Titanfall maps can contain nearly 50 combatants, between players and AI

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As the semi-furore surrounding Titanfall's 6v6 maximum player-count reached its lukewarm fever-pitch, the game's producer took to the GAFcave, saying - among other things - "our playercount is not 6v6 because of AI - AI play their own role in the game." Despite that, the NPCs of the mecha-FPS will have an impact on proceedings. In an interview with Polygon, lead designer Justin Hendry revealed that - between man and machine - maps can contain nearly 50 combatants.

To break it down, each side contains not only 6 players, but potentially 6 Titans - one per player - and 12 AI soldiers helping out, for a total of 24 things per side. Given this, Respawn felt that higher player counts were breaking the game.

"The higher the player count, the more uncomfortable the game gets," he said. "Unlike in most games where you can sit there and guard the two ways in, in Titanfall the guy can come in through the window right behind you, he can come from the window to your left, he can come from straight ahead, he can come in from the stairway and he can come in from the doorway, or whatever. Essentially there are five directions you can get killed from and the higher that player count, the more likely you are to get killed from behind and the more difficult it is to kind of manage your surroundings."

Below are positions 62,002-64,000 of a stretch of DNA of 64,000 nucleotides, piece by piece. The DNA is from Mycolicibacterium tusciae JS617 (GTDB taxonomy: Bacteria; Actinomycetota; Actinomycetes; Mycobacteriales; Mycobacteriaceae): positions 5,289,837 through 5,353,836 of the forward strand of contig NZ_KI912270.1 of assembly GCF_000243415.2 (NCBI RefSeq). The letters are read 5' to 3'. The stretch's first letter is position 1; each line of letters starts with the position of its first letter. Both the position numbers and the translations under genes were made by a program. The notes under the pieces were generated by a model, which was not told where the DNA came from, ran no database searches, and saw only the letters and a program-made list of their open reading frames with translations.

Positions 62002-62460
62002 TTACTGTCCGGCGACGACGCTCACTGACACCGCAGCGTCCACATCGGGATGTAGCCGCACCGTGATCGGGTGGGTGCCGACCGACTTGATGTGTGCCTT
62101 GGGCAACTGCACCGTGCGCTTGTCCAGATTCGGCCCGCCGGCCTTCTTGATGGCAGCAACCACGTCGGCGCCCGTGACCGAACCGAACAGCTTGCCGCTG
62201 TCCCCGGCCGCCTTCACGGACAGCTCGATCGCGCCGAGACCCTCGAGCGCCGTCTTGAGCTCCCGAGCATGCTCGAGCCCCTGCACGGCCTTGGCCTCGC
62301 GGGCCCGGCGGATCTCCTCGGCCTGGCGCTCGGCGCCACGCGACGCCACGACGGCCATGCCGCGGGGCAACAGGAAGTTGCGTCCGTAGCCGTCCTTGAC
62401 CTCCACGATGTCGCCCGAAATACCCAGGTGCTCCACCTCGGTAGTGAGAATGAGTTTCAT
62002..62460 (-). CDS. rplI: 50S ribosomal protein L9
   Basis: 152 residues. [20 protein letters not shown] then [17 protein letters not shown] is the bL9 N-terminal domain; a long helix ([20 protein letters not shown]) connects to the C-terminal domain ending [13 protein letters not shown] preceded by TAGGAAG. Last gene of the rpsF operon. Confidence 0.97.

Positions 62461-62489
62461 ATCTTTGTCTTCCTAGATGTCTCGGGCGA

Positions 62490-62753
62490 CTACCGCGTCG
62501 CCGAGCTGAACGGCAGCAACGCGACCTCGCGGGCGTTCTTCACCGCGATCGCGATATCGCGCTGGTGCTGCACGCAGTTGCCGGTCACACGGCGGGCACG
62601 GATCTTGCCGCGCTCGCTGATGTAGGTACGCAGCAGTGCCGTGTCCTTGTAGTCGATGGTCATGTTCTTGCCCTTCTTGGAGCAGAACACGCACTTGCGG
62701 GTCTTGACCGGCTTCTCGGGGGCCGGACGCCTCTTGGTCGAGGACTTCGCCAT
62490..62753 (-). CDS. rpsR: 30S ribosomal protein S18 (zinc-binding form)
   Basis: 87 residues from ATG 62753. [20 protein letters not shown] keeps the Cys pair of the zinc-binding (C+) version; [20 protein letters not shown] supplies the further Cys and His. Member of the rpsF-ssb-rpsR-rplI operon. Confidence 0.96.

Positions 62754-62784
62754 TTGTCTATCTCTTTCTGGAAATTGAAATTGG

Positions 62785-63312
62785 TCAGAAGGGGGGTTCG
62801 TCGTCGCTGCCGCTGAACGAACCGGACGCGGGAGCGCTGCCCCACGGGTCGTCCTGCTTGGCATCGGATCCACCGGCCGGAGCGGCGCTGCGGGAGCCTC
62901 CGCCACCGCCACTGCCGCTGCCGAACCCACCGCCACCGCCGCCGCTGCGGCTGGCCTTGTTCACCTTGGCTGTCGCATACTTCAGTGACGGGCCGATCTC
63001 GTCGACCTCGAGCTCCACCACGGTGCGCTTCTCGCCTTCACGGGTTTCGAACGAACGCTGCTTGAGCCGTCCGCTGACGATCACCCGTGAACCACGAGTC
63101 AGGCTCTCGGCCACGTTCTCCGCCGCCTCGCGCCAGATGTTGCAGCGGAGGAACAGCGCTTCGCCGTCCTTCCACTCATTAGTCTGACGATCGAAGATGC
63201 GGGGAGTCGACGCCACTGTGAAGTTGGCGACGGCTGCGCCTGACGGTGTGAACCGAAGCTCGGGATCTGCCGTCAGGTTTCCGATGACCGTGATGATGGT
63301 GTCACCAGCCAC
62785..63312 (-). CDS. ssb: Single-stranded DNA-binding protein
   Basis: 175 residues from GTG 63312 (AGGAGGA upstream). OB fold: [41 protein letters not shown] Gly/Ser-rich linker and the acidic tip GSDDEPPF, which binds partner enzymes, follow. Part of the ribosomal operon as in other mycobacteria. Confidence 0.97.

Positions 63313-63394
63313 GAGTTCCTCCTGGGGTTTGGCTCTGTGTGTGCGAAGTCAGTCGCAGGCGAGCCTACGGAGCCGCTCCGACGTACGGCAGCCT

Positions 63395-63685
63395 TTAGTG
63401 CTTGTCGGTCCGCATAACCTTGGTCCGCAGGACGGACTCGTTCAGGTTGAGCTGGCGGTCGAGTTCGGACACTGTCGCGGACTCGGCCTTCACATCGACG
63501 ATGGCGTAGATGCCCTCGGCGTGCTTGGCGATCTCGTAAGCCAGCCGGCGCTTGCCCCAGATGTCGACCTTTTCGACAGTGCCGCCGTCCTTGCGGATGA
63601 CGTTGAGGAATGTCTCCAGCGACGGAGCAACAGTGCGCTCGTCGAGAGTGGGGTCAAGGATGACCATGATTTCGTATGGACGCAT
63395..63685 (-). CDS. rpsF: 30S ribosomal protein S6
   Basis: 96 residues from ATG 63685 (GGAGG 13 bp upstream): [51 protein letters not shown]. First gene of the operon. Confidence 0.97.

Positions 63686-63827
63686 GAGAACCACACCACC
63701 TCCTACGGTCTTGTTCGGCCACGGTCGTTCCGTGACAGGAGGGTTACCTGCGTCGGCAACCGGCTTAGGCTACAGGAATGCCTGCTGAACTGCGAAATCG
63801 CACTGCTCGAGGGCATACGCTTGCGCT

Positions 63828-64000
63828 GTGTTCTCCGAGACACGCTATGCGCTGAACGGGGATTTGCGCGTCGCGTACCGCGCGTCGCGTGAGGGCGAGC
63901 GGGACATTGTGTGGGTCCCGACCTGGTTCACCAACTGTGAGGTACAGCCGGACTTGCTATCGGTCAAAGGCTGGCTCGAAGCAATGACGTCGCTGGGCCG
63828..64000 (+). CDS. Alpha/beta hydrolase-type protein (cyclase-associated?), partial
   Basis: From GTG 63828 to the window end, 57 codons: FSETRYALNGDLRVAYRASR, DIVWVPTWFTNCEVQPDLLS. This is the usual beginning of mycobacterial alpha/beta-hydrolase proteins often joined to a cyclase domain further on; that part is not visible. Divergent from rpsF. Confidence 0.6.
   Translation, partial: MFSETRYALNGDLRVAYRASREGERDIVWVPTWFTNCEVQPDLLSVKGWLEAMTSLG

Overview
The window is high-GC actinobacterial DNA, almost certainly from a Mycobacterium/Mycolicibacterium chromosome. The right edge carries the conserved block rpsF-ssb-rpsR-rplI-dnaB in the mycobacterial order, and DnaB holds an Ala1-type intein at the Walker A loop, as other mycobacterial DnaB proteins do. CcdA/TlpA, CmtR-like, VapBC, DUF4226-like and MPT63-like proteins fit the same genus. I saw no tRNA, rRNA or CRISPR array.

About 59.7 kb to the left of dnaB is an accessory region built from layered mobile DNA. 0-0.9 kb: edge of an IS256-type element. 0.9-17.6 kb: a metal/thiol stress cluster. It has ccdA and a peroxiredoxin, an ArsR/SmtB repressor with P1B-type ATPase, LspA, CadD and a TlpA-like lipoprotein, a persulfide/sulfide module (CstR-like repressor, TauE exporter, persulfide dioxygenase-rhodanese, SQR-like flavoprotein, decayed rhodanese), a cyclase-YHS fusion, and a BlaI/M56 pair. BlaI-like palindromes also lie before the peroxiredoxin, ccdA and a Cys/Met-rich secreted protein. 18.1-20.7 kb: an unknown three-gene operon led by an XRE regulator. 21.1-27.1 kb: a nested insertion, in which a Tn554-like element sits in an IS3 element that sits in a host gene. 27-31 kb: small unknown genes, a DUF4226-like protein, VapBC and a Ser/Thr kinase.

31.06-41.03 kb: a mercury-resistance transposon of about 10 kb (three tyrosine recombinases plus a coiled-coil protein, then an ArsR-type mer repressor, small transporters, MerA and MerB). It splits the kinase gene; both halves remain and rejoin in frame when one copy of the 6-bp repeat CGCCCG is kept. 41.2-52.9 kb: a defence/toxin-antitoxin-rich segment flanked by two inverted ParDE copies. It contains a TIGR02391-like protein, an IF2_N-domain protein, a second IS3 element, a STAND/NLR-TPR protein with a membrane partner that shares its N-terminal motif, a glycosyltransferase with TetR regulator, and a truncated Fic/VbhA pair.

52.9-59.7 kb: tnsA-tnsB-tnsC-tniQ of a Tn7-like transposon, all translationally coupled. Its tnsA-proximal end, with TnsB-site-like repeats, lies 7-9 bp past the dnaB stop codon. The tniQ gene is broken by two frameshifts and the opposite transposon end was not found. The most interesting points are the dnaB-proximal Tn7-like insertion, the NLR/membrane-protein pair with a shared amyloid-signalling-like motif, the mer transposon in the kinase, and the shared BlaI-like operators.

"It just comes back to what makes the game fun," Hendry later said. "If you're making a game and you're making decisions that's not based on fun because you're trying to please someone or trying to match numbers, you're not doing the right thing.

"Why not make Call of Duty 256 players, or Battlefield 256 or 512? Maybe that would be awesome. Maybe that would be awesome for that type of game built around that, but you can't just jam players into a game and say this is what is ordained."

Part of the backlash seems to be about players wanting to define the parameters of their own fun, which - for the most part - is an entirely healthy and reasonable response. And, in a time when fewer games are allowing the potential mods, custom mutators or even dedicated servers, it's perhaps natural that any form of restriction is met with hostility.

The problem comes when arbitrary numbers are used as a yardstick of quality before the game is out. If, on release, Titanfall does feel lacking, that's a fair criticism to level at it. But until we get the chance to play the game and make that decision, we're guessing based on assumed information. And yes, player choice should be encouraged, but if a higher player count actively works against the game, it seems unlikely that Respawn would want it to be raised. Ultimately, we'll find out if that's the right decision on the 13th March.

You can read Hendry's full comments over at Polygon.